Monda - Stiff Jumbo

The newest of a, to be per­fect­ly hon­est, fuck­ing in­pen­e­tra­ble amount of re­leas­es which have ac­cu­mu­lat­ed on this To­towa, New Jer­sey group's band­camp page over the past few years, de­liv­ers a pure spec­ta­cle of short and catchy lit­tle tunes with a max­i­mum length of ex­act­ly one minute, fir­ing off four­ty tracks in­be­tween the co­or­di­nates of garage punk, pow­er pop, old­school in­die rock and fuzz punk in well un­der half an hour. The whole thing makes me think of a cou­ple of 1980s DIY punk and in­die rock land­marks like the ear­ly works of Guid­ed By Voic­es, Fast­backs and M.O.T.O. just as much as a cou­ple more re­cent bands like Boo­ji Boys, Print Head, Vaguess and Datenight.

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Vacation - Rare Earth

Cincin­nati group Va­ca­tion re­main a rare zeit­geist-de­fy­ing gem, once again de­liv­er­ing a bril­liant new batch of bangers equal­ly catchy and propul­sive, to be lo­cat­ed in the rough ball­park of Pow­er Pop, Garage Punk, Noise Pop and old­school melod­ic In­die Rock, brim­ming with a per­va­sive sense of joy and eu­pho­ria in the face of rough times ahead while nev­er miss­ing the mark thanks to their re­mark­able skill in craft­ing sim­ple but ef­fec­tive, per­fect­ly bal­anced and to-the-point lit­tle tunes they then like to blow up to larg­er-than-life cin­e­mas­cope pro­por­tions.

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Teen Line - Collecting To Collect

This neat cas­sette out on Weath­er Vane Records by a group shar­ing mem­bers with Vin­tage Crop among oth­ers, im­me­di­ate­ly cap­ti­vates with an ab­solute­ly time­less make of el­e­gant and well-round­ed pow­er pop, sup­port­ed by way above-av­er­age song­writ­ing chops. Think of a cou­ple of more or less con­tem­po­rary groups like Bed Wet­tin' Bad Boys, Tom­my and the Com­mies, Bad Sports, The Wind-Ups, Datenight, Ex-Gold, Va­ca­tion, Mr. Teenage, Yups, Frozen Teens… pick your poi­son! Though the whole thing may be a bit too front-loaded with most of the hits re­sid­ing on side a, which leads to a bit of a slump in the sec­ond half… kin­da like like a me­an­der­ing Twin Peaks sea­son 2 it still man­ages to work it­self back up to a glo­ri­ous fi­nale in the clos­ing track Hold Mu­sic.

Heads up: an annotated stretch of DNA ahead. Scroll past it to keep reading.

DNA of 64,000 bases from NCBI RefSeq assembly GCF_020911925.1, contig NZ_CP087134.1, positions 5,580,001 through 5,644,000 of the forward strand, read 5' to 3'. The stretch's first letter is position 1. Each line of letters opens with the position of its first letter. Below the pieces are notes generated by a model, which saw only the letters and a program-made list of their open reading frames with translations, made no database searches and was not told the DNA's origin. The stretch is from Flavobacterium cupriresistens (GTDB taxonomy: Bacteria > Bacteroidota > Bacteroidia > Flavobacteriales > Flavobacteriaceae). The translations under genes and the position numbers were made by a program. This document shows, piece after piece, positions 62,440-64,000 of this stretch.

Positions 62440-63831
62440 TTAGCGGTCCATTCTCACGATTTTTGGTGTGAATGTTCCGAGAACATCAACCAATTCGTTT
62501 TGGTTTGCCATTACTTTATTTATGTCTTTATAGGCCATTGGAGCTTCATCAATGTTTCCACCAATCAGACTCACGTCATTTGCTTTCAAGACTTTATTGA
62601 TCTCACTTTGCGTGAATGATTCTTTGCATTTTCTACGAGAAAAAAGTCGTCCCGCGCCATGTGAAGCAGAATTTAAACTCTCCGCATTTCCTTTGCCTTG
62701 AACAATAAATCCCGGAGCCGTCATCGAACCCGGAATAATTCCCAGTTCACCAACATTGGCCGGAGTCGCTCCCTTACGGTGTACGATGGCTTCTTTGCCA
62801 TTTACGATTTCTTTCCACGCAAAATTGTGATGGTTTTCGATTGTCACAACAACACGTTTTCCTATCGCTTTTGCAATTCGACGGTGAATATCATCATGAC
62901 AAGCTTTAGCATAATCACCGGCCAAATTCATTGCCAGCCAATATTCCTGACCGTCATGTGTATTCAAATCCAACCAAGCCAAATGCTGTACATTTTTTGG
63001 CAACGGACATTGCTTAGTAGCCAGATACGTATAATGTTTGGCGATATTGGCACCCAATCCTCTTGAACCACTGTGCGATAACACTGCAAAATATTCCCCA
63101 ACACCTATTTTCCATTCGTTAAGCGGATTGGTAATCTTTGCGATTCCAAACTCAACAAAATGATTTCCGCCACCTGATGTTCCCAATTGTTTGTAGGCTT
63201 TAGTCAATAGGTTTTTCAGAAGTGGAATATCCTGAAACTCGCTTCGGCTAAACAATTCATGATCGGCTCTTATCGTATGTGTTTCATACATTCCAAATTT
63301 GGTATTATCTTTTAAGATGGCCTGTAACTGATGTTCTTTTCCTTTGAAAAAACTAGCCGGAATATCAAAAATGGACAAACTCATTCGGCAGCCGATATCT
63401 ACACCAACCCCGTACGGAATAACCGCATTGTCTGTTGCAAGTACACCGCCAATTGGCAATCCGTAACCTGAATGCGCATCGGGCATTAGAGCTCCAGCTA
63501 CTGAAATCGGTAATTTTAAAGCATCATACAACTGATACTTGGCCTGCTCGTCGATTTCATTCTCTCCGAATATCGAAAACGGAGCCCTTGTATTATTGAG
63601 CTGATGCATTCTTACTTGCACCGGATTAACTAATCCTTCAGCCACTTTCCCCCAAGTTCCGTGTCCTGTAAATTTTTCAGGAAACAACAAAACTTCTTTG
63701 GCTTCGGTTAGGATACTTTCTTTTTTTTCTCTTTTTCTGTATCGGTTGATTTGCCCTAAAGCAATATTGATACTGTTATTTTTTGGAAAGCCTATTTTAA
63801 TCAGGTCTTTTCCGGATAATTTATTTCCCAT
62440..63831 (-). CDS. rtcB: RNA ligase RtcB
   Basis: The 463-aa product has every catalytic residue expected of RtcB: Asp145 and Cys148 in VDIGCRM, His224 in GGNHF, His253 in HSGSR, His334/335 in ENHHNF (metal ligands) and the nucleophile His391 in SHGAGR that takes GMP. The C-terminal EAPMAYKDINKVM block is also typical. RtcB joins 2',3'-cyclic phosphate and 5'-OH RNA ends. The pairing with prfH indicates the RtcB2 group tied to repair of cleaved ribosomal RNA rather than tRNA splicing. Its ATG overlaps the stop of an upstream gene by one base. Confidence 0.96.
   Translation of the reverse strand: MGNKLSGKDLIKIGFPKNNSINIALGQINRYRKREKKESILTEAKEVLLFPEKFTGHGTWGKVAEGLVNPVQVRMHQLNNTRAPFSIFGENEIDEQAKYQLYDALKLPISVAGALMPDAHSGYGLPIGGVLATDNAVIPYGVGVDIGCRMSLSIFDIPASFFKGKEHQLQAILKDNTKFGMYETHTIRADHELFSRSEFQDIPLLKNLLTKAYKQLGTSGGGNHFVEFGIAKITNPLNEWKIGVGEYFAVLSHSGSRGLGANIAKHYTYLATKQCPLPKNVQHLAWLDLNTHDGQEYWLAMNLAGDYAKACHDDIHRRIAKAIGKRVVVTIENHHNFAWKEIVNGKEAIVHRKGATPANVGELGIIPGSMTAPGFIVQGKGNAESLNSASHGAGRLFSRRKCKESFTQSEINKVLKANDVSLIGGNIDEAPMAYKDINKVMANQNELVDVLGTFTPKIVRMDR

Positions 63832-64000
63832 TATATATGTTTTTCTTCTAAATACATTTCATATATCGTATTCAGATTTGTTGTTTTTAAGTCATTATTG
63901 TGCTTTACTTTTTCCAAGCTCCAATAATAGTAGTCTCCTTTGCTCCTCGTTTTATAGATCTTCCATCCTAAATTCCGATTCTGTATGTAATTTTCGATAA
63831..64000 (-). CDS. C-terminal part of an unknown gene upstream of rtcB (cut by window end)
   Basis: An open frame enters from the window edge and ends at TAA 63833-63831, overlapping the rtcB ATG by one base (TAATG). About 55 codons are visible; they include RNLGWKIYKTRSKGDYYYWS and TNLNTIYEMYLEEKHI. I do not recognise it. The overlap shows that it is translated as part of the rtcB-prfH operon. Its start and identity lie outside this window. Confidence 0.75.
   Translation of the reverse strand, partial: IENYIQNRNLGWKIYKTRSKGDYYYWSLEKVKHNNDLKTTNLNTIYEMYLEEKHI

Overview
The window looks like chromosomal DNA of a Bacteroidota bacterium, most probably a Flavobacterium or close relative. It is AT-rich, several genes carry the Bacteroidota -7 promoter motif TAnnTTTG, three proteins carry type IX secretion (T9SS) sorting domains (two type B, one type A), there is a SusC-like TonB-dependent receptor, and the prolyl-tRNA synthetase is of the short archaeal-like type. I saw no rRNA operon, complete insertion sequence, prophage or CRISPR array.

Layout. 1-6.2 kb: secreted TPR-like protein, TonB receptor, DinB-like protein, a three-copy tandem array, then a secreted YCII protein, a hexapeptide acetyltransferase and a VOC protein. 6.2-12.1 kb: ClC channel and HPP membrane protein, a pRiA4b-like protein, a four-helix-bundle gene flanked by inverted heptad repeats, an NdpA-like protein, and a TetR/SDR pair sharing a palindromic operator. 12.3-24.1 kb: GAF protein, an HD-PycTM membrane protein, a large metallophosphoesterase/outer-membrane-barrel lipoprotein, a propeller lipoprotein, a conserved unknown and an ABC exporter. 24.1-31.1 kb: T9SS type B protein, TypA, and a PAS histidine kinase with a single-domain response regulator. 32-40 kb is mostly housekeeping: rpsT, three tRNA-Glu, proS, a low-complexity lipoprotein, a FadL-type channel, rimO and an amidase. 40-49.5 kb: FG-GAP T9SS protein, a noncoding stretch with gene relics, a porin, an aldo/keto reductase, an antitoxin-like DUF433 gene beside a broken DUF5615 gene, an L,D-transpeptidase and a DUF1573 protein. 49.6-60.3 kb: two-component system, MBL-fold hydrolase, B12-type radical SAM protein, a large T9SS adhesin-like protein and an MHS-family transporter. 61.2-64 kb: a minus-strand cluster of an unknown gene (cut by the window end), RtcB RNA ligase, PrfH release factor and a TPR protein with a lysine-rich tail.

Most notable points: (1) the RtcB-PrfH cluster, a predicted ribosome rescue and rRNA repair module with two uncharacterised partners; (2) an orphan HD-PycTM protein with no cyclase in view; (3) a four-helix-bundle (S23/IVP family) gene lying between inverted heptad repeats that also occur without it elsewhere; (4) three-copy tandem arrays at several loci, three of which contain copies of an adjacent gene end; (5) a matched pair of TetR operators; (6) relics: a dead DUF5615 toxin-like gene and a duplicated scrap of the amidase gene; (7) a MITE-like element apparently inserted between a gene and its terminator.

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Dog Date - Zinger

This New York group is kind of a cu­ri­ous, zeit­geist-de­fy­ing beast in this day and age, wear­ing their fond­ness of late eight­ies to ear­ly nineties punk, grunge and in­die rock on their sleeves with the open­ing track even be­ing ti­tled Nir­vana, al­though i'd rather liken them to ear­ly Mud­honey and the noisy, ear­ly in­car­na­tion of The Pix­ies, maybe a hint of U-Men, Scratch Acid and Dri­ve Like Je­hu aswell. So ba­si­cal­ly, they're the kind of group that would've got­ten var­i­ous Pitch­fork writ­ers wet a decade-and-a-half ago, when the height of the first '90s nos­tal­gia wave hit. These days though, they're kind of an ob­scure odd­i­ty and that makes this record all the more en­dear­ing to me.

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Antenna - Antenna

Awe­some to hear this dude's an­gel voice again! Just a cou­ple weeks ago, Shogun, best known as the pow­er­house front man of Roy­al Headache, made his tri­umphant re­turn (let's not for­get the neat 2018 Shogun and the Sheets 7" though) with the de­but EP of Finno­guns Wake, the duo com­pris­ing of him and Finn Berzin and now, pret­ty much out of nowhere, there's al­so the de­but EP by an­oth­er band of his, An­ten­na, pop­ping up which, of his projects so far, aligns clos­est to the old­school Roy­al Headache vibe in terms of its song ma­te­r­i­al while mov­ing on from the rough garage sound to­wards a some­what slick­er aes­thet­ic in­be­tween the pa­ra­me­ters of straight-up melod­ic punk rock, noise- and pow­er pop with a kin­da un­ex­pect­ed Leather­face edge to it. Sweet!

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Vaguess - Thanks /​/​ No Thanks